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Diabetologia. 2019 Feb 9. doi: 10.1007/s00125-019-4813-5. [Epub ahead of print]

Diurnal rhythms in the white adipose tissue transcriptome are disturbed in obese individuals with type 2 diabetes compared with lean control individuals.

Author information

1
Department of Endocrinology and Metabolism, Amsterdam UMC, location AMC, University of Amsterdam, room F5-162, P.O. Box 22660, 1100 DD, Amsterdam, the Netherlands. d.j.stenvers@amc.uva.nl.
2
Bioinformatics Laboratory, Amsterdam UMC, University of Amsterdam, Amsterdam, the Netherlands.
3
Department of Endocrinology and Metabolism, Amsterdam UMC, location AMC, University of Amsterdam, room F5-162, P.O. Box 22660, 1100 DD, Amsterdam, the Netherlands.
4
Neurogenetics Laboratory, Amsterdam UMC, University of Amsterdam, Amsterdam, the Netherlands.
5
Department of Clinical Genetics, Leiden University Medical Center, Leiden, the Netherlands.
6
Department of Clinical Chemistry, Amsterdam UMC, University of Amsterdam, Amsterdam, the Netherlands.
7
Hypothalamic Integration Mechanisms, Netherlands Institute for Neuroscience (NIN), Amsterdam, the Netherlands.

Abstract

AIMS/HYPOTHESIS:

Animal studies have indicated that disturbed diurnal rhythms of clock gene expression in adipose tissue can induce obesity and type 2 diabetes. The importance of the circadian timing system for energy metabolism is well established, but little is known about the diurnal regulation of (clock) gene expression in obese individuals with type 2 diabetes. In this study we aimed to identify key disturbances in the diurnal rhythms of the white adipose tissue transcriptome in obese individuals with type 2 diabetes.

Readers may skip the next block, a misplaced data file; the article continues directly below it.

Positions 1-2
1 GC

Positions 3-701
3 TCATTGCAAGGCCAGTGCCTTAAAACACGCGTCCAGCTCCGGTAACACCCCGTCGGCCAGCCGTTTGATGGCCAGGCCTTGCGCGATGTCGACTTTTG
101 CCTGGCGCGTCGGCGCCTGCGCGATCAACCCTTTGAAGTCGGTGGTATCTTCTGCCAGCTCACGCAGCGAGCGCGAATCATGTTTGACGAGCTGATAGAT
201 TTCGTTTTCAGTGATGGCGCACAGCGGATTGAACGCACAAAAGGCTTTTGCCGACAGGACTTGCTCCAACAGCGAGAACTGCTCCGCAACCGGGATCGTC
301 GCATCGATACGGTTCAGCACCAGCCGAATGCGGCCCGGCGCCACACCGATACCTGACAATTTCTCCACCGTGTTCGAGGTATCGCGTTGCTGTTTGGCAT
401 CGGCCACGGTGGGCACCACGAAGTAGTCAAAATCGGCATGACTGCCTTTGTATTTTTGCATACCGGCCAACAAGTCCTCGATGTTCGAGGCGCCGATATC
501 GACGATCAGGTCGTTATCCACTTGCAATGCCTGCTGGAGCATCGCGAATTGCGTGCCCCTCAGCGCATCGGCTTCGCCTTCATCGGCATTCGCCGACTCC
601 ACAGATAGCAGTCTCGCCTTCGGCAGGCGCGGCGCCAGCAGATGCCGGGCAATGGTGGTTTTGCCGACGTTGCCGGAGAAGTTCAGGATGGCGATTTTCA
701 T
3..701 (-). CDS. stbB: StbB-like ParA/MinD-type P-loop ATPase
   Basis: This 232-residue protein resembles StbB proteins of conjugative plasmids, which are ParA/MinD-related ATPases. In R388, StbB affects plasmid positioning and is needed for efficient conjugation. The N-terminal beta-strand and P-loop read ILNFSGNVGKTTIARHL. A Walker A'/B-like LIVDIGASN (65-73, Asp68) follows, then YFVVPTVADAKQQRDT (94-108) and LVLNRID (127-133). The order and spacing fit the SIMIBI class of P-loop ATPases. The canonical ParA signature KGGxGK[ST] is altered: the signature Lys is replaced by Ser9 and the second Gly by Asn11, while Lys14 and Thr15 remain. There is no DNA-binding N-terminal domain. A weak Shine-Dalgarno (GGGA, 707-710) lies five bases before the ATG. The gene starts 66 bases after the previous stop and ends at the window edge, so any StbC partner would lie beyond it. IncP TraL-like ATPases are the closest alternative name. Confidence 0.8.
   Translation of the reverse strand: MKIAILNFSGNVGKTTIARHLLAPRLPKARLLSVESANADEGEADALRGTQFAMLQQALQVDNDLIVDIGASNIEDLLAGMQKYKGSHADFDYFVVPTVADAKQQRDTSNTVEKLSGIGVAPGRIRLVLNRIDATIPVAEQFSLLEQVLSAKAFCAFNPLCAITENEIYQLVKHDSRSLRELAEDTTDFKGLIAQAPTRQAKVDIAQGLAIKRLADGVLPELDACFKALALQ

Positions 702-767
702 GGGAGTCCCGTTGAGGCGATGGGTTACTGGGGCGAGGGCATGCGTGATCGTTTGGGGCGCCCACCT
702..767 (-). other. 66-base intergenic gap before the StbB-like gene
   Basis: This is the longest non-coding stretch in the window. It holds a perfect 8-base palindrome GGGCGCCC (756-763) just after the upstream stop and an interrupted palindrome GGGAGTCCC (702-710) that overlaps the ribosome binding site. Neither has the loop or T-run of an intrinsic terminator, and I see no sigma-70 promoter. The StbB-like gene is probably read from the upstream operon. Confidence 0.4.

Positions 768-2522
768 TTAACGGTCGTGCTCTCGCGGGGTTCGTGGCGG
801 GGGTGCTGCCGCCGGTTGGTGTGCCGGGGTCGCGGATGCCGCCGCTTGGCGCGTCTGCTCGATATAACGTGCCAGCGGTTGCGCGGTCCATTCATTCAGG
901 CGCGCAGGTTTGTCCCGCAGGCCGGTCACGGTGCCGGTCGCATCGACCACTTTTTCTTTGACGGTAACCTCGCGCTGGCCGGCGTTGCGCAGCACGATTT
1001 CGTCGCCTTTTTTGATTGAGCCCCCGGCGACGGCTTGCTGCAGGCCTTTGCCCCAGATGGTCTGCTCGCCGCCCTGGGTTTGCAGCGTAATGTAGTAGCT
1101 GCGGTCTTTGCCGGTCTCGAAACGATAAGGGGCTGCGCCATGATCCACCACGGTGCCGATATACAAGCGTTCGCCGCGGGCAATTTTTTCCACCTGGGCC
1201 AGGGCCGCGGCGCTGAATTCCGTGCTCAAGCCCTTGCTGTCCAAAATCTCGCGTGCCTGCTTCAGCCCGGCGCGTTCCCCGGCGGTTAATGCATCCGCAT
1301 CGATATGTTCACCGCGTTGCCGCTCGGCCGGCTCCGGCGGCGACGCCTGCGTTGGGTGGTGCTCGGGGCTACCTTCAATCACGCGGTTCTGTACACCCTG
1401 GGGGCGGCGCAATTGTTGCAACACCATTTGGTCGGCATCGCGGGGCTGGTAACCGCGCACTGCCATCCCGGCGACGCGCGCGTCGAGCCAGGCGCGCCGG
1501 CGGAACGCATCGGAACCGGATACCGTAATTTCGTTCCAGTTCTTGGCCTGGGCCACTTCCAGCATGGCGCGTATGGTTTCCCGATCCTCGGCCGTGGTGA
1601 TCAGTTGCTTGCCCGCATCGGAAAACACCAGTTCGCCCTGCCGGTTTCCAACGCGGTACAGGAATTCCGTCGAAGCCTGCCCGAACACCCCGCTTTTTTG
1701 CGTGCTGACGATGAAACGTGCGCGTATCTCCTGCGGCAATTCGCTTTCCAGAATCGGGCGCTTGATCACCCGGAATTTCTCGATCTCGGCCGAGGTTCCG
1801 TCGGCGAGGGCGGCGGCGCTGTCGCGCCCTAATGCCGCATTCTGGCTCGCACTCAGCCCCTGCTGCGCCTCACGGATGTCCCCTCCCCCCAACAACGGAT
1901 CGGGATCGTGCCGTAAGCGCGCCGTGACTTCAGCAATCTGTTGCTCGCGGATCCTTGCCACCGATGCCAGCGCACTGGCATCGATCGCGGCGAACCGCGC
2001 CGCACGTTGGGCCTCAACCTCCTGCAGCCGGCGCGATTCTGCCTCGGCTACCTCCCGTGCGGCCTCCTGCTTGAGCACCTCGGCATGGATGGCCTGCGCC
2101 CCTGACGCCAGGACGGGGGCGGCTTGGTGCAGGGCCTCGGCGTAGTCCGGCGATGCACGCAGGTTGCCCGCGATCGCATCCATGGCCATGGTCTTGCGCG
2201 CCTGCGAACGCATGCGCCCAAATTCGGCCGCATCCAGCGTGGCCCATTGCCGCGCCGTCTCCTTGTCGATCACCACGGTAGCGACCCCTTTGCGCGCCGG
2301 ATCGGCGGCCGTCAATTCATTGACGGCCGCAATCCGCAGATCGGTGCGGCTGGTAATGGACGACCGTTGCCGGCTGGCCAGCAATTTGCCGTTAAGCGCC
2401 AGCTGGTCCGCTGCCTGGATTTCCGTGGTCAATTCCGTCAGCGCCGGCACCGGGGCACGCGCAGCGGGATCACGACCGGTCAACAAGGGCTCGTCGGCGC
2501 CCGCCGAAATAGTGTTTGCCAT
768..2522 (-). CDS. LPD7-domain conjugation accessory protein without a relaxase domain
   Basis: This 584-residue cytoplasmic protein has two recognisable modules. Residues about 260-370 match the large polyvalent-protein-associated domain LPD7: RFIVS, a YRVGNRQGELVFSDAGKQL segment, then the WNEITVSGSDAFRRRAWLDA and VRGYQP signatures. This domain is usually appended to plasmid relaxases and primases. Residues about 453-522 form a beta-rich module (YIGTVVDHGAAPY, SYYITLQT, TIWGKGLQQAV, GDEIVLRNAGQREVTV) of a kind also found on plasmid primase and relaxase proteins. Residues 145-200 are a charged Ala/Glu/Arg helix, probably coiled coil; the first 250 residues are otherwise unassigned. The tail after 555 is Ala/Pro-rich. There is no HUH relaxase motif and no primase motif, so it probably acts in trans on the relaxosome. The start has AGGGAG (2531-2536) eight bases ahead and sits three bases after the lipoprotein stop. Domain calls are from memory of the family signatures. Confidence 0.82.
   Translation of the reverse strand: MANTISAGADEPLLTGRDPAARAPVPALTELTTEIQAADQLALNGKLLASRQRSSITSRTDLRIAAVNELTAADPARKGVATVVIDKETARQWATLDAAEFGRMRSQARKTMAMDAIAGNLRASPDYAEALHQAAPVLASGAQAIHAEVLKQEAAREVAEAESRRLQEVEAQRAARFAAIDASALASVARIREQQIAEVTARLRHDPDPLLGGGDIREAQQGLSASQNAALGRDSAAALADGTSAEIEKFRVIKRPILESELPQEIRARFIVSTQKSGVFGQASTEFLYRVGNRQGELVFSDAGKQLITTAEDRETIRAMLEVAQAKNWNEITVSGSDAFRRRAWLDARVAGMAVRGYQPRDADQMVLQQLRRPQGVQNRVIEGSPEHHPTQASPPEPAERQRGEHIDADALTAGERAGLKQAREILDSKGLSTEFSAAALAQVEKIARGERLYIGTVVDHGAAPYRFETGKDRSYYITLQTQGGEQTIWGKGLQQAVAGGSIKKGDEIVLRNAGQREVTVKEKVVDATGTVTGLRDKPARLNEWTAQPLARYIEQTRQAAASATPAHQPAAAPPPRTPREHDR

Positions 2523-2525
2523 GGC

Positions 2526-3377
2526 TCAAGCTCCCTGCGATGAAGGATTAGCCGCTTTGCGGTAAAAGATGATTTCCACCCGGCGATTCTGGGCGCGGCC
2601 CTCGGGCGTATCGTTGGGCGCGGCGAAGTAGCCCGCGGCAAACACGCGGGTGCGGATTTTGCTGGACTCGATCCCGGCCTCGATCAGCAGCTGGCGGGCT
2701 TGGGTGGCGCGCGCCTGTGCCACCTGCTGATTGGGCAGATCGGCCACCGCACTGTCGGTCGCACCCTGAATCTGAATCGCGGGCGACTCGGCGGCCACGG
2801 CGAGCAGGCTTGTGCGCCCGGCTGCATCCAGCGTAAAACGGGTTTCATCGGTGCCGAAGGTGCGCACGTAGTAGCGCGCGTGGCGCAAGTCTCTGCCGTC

METHODS:

In a case-control design, we included six obese individuals with type 2 diabetes and six healthy, lean control individuals. All participants were provided with three identical meals per day for 3 days at zeitgeber time (ZT, with ZT 0:00 representing the time of lights on) 0:30, 6:00 and 11:30. Four sequential subcutaneous abdominal adipose tissue samples were obtained, on day 2 at ZT 15:30, and on day 3 at ZT 0:15, ZT 5:45 and ZT 11:15. Gene expression was measured using RNA sequencing.

RESULTS:

The core clock genes showed reduced amplitude oscillations in the individuals with type 2 diabetes compared with the healthy control individuals. Moreover, in individuals with type 2 diabetes, only 1.8% (303 genes) of 16,818 expressed genes showed significant diurnal rhythmicity, compared with 8.4% (1421 genes) in healthy control individuals. Enrichment analysis revealed a loss of rhythm in individuals with type 2 diabetes of canonical metabolic pathways involved in the regulation of lipolysis. Enrichment analysis of genes with an altered mesor in individuals with type 2 diabetes showed decreased activity of the translation initiating pathway 'EIF2 signaling'. Individuals with type 2 diabetes showed a reduced diurnal rhythm in postprandial glucose concentrations.

CONCLUSIONS/INTERPRETATION:

Diurnal clock and metabolic gene expression rhythms are decreased in subcutaneous adipose tissue of obese individuals with type 2 diabetes compared with lean control participants. Future investigation is needed to explore potential treatment targets as identified by our study, including clock enhancement and induction of EIF2 signalling.

DATA AVAILABILITY:

The raw sequencing data and supplementary files for rhythmic expression analysis and Ingenuity Pathway Analysis have been deposited in NCBI Gene Expression Omnibus (GEO series accession number GSE104674).

KEYWORDS:

Circadian rhythms; Clock genes; Glucose tolerance; Lipolysis; Metabolic syndrome; Obesity; RNA sequencing; Transcriptomics; Type 2 diabetes; White adipose tissue

PMID:
30737520
DOI:
10.1007/s00125-019-4813-5

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